Universities must not become combat zones!
The universities of Ethiopiahave earned the moniker “little Ethiopia” on account of the fact that they are populated by students from every corner of the country. They have always been regarded as platforms for a civilized dialogue, not as combat zones where students engage in verbal and physical skirmishes. The students have always epitomized unity and tolerance for ethnic, religious and ideological differences. Ever since the establishment of the first university almost seven decades ago students have shown a united front in articulating opposition to successive governments. While universities admittedly experienced ethnic conflicts in the past 26 years, they were intermittent and limited in scope. Nowadays, though, even simple disagreements between individual students tend to escalate into violent ethnic conflicts.
Frankly speaking it’s perplexing and indeed quite an embarrassment for a nation whose patriotic citizens paid heroic sacrifices to defend its sovereignty for centuries now witness fatal ethnic clashes between students barely out of their teens. It is primarily up to the government to nip this dangerous trend in the bud through a variety of preemptive measures including organizing national consultative forums. Parents also need to ask themselves what they are teaching their children and if they are steeping them in morals. Universities are supposed to be places where knowledge is gained, where critical debates are held, and where diverse opinions are freely expressed with no fear of reprisal.It’s therefore disappointing to see these trailblazers of modernity turn into warzones.
The ruling Ethiopian Peoples’ Revolutionary Democratic Front (EPRDF) claims that a new Ethiopia is being built on the back of the system of federalism that is being implemented in the country under its vanguard. It is now 23 years since Ethiopia’s particular brand of federalism came into force with the adoption of the constitution. The EPRDF is fond of saying that Ethiopia is inhabited by an incredible kaleidoscope of ethnic groups. And it frequently declares that the motto “unity in diversity, diversity in unity” encapsulates Ethiopians’ aspirations. But to what extent do the youth who were born during the EPRDF’s rule share this aspiration? How successful were the endeavors to build a multi-ethnic unity in cognizance of the fact that diversity is beauty? Who is to blame when the EPRDF-era generation, which grew up on a constant diet of rhetoric espousing division instead of unity, is goaded into violence by tribalists while pursuing university education? Shouldn’t something practical be done when tribalism is eclipsing the ideals that Ethiopianness represents? The senseless bloodletting that has been
occurring in Ethiopia stands in stark contrast to the solidarity and bravery Ethiopians have displayed throughout their history. History shall blame the generation which produced the youth of today and the government for the shocking events that have transpired in universities.
The government’s primary obligation is to safeguard the security and wellbeing of the public. Failure to duly discharge this responsibility was bound to lead to the kind of deadly conflicts that have beleaguered higher learning institutions. The EPRDF and the government it heads should be ashamed by this dereliction of duty as it has exacerbated the fever pitch state of Ethiopian politics for the past three years. Furthermore, the violence has not only disrupted the teaching-learning process, but also subjected the parents of students to anxiety. Unless the government attaches the utmost importance to the crisis and act swiftly in concert with the relevant stakeholders to address it before it gets out of hand the consequences will be dire.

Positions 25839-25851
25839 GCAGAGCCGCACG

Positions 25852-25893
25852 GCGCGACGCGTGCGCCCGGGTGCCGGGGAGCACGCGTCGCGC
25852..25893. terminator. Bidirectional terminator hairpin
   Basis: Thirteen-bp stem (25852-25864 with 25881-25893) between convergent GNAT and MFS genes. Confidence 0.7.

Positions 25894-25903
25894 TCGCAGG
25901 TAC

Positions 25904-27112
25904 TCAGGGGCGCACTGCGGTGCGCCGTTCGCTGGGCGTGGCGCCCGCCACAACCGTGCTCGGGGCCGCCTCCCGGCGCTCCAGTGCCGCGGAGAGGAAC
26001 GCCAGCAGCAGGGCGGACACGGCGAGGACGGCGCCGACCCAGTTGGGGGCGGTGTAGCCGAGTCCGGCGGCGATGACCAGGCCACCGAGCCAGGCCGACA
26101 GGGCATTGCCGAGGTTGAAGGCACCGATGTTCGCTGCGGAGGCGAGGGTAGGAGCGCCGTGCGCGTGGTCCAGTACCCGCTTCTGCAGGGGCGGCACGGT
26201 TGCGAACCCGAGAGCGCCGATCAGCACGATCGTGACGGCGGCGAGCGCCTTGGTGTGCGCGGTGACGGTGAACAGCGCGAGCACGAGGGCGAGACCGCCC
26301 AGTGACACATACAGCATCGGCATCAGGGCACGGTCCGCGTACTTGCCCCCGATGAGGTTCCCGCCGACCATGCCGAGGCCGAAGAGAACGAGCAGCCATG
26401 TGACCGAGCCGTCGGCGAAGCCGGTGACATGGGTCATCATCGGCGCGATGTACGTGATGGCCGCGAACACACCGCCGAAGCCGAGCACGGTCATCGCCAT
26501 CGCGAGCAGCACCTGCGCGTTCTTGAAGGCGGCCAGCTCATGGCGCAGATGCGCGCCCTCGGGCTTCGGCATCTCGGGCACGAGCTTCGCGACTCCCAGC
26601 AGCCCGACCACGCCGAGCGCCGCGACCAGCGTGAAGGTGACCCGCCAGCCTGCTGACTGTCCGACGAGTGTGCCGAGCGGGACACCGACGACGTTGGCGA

One of the major factors fueling the political volatility in Ethiopia is the irresponsible use of social media. Radical elements bent on sowing instability are exploiting social media as an instrument to spread emotive rhetoric aimed at instigating the youth to launch attacks against the youth of other ethnic groups. They make use of inflammatory poems and monologues, fake news as well as doctored pictures and video footages to perpetrate wicked deeds that in no way symbolize the civility and farsightedness characterizing Ethiopians. It is incumbent on all citizens to dissuade these elements from committing heinous acts that history shall judge harshly. Otherwise, their name will live in infamy as that of Adolf Hitler and Benito Mussolini for the destruction they wrought on the world as the architects of Nazism and Fascism.
As we have said time and again patriotism, solidarity, and mutual tolerance and respect are traits which define the proud people of Ethiopia. They are protective of a compatriot who is not native to the community clash whenever he or she clashes with a native. This is precisely what is being witnessed presently in different parts of the country. Unfortunately, forces with sinister motives are taking what should be a peaceful political struggle into an unwanted direction by inciting the youth to engage in ethnic violence. While the government is primarily responsible to ease the tension gripping Ethiopia from developing into a tinderbox that suddenly ignites, all citizen who feel they are invested in the fate of Ethiopia are expected to contribute their share.
The surest way to put a decisive end to the needless violence rocking the nation and avert its recurrence is to obey and enforce the basic liberties enshrined in the constitution and the rule of law, promptly deal with violations of human and democratic rights, and ensure the prevalence of social justice.
It’s then that universities become centers of knowledge and enquiry, not crucibles of ethnic conflicts and combat zones.